Chapter 9: The Decentralization of Desire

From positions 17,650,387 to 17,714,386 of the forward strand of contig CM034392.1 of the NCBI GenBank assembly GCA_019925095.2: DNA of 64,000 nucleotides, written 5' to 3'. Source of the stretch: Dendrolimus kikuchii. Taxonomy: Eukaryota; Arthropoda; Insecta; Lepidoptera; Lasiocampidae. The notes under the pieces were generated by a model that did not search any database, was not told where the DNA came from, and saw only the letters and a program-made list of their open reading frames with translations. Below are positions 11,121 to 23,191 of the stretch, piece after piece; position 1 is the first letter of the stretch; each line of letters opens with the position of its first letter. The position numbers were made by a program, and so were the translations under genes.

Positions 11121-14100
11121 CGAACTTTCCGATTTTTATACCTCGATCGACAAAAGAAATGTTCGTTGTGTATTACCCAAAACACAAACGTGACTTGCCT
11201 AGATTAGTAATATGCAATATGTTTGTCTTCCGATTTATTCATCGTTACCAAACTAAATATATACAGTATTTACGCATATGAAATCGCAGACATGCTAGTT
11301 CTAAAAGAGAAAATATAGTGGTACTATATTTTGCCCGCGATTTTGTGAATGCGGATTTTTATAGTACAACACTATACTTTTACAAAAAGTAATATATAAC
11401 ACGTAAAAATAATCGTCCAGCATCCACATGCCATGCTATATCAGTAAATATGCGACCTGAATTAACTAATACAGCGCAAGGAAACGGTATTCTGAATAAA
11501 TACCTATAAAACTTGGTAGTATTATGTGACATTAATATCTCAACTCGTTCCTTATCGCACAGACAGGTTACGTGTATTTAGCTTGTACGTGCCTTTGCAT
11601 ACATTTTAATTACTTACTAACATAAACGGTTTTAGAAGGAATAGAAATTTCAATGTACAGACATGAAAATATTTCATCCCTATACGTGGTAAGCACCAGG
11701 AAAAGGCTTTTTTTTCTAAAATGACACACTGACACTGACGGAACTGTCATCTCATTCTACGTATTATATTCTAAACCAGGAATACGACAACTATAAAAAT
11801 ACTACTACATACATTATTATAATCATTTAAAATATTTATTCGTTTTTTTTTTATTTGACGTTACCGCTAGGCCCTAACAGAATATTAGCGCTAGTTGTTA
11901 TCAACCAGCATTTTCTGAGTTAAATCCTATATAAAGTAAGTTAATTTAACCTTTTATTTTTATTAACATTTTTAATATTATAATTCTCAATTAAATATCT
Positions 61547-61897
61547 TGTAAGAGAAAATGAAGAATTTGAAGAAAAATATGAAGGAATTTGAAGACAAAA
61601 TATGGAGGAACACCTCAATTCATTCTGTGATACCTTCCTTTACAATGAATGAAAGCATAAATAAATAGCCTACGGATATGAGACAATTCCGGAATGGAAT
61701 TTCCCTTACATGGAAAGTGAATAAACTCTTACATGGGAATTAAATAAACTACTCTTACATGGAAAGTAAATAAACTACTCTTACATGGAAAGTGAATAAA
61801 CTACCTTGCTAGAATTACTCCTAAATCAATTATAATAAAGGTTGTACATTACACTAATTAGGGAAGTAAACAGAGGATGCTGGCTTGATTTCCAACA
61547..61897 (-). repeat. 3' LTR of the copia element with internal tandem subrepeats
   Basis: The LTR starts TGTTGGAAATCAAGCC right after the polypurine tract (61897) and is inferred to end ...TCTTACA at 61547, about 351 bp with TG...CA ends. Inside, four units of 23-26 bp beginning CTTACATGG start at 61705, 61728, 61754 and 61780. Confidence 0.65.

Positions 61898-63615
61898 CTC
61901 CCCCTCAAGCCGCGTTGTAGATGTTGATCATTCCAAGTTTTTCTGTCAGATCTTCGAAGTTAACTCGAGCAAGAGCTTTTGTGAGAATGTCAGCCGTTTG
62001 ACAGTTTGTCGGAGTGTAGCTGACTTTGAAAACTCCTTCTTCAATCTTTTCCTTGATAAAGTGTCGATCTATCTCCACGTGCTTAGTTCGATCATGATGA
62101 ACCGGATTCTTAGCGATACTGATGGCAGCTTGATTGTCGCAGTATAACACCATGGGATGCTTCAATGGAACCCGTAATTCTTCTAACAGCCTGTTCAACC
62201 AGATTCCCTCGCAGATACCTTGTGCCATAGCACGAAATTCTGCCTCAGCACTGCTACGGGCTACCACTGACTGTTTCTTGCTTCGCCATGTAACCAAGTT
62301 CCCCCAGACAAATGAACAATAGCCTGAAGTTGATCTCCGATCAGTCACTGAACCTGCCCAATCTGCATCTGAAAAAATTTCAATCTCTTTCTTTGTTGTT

9. The decentralization of desire By the late 1950s, economic progress in the West faced a seemingly insuperable constraint. Thanks to the telex system – an extension of the telegraph – information could now be transmitted around the world automatically at the speed of light. Furthermore, with literacy rates approaching 100 per cent in Europe and its oﬀshoots, virtually everyone was able to decode the simple Roman characters standardized by the Anglo-Saxon cleric, Alcuin, over a millennium earlier. However, because of the high cost of storing information in multiple copies, the headquarters of governmental and private organizations were drowning in seas of paper. Decision making had to be concentrated near these central information stocks and could not easily be delegated to those closer to the real problems that inevitably arose. Ironically, electronic computers spewing out page after page of detailed information had merely exacerbated this storage problem. Since only the largest organizations could aﬀord the high ﬁxed cost of mainframes, their use had further increased the optimal concentration of power. The one exception to date was military technology, where the United States with its decentralized decision structure, had always been able to keep a step ahead of its highly centralized rival, the Soviet Union. Then came an event that shocked the world. SOUNDS FROM SPACE The signals came from a 184-pound sphere the size of a basketball that was rotating the earth every hour and a half.1 Around the world, radio stations rebroadcast the characteristic ‘beep, beep, beep’ from the...
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